It also has caused me to reflect on my learning targets and goal. I know I need to get better, and I believe I can get better. I can "scale up."

Join the conversation...
With this different definition of "scaling up" educational innovation, how might you be thinking differently? Are you scaling up and didn't know it?

Wednesday, September 14, 2016

Are We On The Same Page?


This happened to me today. If you've read previous blog posts, you know we are working on an innovative student voice project at Forest Hills Northern High School around school improvement. In what I thought was a clear question on readiness for next steps, I managed to thoroughly muddy for the water for a few minutes. I only knew it was muddy because our students felt comfortable enough to seek clarity. If they had not, they likely would have complied with my request as best as possible, and I would have assumed, at least for a period of time, that we were all on the same page. 

Instead, based on their feedback, I realized I had been utterly confusing, and we were not even in the same book. What was clear in my head was not clear to anyone else but me. Together, we created a readiness question that everyone was able to understand and answer. Then, productivity soared:


Our ability to co-create an understanding was vital. But this got me to thinking...how often in our creative and innovative efforts do we miscommunicate or under communicate? And how often does it lead to confusion, resistance, and perhaps even the death of a great idea?

I needed to check for understanding. I could have easily done it by asking someone to paraphrase my question. If that person's paraphrase did not jive with my statement, I would have had instant feedback. If it did jive with mine, anyone else in the room who thought differently would have had instant feedback. Same book, same page. Lesson learned.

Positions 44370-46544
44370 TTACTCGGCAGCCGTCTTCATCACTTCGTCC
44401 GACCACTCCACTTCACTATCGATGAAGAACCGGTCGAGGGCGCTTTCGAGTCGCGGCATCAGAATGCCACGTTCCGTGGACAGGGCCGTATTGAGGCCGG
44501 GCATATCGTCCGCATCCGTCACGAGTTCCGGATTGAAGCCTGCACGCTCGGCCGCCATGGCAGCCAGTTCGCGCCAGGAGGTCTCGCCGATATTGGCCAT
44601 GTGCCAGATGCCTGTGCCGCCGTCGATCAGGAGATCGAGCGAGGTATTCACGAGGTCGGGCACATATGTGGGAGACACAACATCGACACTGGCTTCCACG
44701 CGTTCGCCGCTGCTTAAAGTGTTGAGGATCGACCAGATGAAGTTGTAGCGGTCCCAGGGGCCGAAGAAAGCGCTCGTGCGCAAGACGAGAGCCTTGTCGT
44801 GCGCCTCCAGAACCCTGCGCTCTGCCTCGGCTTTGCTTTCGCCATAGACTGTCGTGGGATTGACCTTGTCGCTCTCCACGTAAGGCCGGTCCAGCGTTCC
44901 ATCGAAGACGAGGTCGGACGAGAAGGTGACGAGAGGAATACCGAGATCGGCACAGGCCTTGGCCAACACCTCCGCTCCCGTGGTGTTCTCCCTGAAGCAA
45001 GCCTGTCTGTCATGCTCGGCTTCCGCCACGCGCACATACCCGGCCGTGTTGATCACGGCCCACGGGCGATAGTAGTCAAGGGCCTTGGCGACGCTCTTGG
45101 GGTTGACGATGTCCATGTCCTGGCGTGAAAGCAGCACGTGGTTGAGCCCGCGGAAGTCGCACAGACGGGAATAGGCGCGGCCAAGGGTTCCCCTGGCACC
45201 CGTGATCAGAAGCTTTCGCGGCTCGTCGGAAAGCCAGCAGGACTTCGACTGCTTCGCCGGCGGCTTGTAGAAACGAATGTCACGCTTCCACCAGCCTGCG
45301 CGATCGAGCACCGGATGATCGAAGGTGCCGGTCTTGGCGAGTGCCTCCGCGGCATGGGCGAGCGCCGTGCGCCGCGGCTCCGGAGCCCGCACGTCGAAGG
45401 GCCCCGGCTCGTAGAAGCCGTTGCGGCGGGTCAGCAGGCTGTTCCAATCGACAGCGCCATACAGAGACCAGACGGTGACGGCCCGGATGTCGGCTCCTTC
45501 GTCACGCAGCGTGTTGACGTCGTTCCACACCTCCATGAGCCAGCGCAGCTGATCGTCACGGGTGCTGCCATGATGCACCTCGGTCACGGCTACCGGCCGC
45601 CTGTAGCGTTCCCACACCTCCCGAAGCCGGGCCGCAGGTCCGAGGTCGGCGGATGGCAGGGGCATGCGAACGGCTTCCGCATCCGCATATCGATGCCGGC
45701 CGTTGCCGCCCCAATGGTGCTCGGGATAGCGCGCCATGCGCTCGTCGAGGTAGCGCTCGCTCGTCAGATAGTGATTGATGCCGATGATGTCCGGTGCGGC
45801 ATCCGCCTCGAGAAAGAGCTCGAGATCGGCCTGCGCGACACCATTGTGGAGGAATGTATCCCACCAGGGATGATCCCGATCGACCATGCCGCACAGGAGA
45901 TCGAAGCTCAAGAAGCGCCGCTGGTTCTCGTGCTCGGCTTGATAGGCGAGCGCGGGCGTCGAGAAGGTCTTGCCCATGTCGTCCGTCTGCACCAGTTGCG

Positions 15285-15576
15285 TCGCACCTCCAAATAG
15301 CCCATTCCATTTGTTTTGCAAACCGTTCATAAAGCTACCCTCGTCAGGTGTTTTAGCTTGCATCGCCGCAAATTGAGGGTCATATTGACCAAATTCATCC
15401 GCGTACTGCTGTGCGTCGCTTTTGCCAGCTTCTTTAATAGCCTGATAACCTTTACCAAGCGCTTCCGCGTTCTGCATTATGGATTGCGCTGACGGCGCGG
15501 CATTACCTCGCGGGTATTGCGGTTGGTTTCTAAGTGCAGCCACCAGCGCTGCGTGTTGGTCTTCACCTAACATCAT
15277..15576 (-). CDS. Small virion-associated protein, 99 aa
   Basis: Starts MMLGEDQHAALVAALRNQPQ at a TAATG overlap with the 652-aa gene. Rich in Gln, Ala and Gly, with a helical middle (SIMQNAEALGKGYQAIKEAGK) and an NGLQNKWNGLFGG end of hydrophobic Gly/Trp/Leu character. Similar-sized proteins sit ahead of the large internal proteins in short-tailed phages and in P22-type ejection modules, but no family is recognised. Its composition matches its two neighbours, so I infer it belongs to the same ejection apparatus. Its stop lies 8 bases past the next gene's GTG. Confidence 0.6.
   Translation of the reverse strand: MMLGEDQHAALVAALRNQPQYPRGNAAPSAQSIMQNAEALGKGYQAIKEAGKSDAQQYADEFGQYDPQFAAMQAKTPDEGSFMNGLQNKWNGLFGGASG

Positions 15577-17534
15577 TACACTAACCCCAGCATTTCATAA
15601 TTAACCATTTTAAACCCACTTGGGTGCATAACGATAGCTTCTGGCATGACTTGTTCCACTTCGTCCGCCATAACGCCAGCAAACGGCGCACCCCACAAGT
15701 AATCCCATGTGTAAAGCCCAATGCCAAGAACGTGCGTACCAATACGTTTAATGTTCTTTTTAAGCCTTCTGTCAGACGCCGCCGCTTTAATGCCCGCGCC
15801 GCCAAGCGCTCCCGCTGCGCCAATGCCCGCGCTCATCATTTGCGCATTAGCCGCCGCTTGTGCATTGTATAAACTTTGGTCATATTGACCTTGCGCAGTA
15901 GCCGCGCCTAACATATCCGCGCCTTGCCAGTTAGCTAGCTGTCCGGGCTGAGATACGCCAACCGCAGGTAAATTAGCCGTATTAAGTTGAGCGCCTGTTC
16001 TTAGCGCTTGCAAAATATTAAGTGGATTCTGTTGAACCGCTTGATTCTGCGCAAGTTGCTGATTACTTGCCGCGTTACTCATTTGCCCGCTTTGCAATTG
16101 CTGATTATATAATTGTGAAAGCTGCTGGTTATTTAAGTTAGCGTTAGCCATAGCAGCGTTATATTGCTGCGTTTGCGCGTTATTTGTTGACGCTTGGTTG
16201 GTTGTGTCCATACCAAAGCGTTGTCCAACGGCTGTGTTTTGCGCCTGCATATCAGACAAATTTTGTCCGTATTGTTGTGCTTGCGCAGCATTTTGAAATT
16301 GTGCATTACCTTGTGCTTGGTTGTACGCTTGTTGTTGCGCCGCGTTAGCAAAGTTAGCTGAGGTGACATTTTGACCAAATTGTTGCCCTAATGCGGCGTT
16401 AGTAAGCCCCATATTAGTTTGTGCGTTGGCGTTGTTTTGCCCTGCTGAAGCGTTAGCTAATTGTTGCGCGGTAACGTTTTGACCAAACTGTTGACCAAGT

When we are working with innovative projects, it is really important to make sure that our collaborators or audience share a common understanding with us. Not only does that breed clarity, but is also enables the group to move forward and be even more creative. The time we spend on the front end to ensure clarity is repaid in multiples on the back end with the ideas, products, and structures the group is able to generate.

Join the conversation...
How do you ensure clarity around innovation processes or projects?

Tuesday, September 6, 2016

Back to the Future



Today, I re-entered classroom teaching on a small scale. I think this movie still might be how I appeared to the 29 students in second hour at Forest Hills Northern High School! I felt awkward, excited, nervous, and full of ideas. There was also a metaphorical significance -- I began my teaching career at FHN 13 years ago, and today felt like going back home to support our future.

We are launching a student voice initiative around school improvement, using the C3 Framework and standards. Students will:

  • develop questions about FHN and secondary education, and plan inquiries;
  • apply democratic principles to participation and deliberation;
  • gather and evaluate evidence; and
  • communicate conclusions and take informed action.
There is no real way to predict ultimate outcomes, because students will be making choices all along the way. My role is to support, coach, mentor, and guide. Much like Doc Brown, I may set some wheels in motion, but the future will be shaped by those who have the most at stake -- our students. For more on the "why," check out this 9:26 TEDxPlano talk by Catherine Zhang.

One of the pieces we collaborated on this morning involved this continuum from student voice work done by Eric Toshalis and Michael Nakkula:

As we went around the room meeting each other, I asked students to share where they thought we currently are on this continuum. Twelve chose Consultation, thirteen chose Participation, one chose the middle ground between those two, and three chose ActivismWe'll re-visit it from time to time, and it will be interesting to see if students shift their thinking left or right.

For now, I'm working on tomorrow's learning target. Even though I re-wrote today's multiple times, I still was not happy with it when I walked in and shared it. Tomorrow we will be working on co-creating norms of collaboration within our learning community, with the initial question of "do we need rules?" One thing I know for sure -- I need to go hunt down a thinking partner before I leave today.

Join the conversation...
Where do you think your school or district might be on the student voice continuum? No matter where you are, is there a compelling reason to move? What might that be?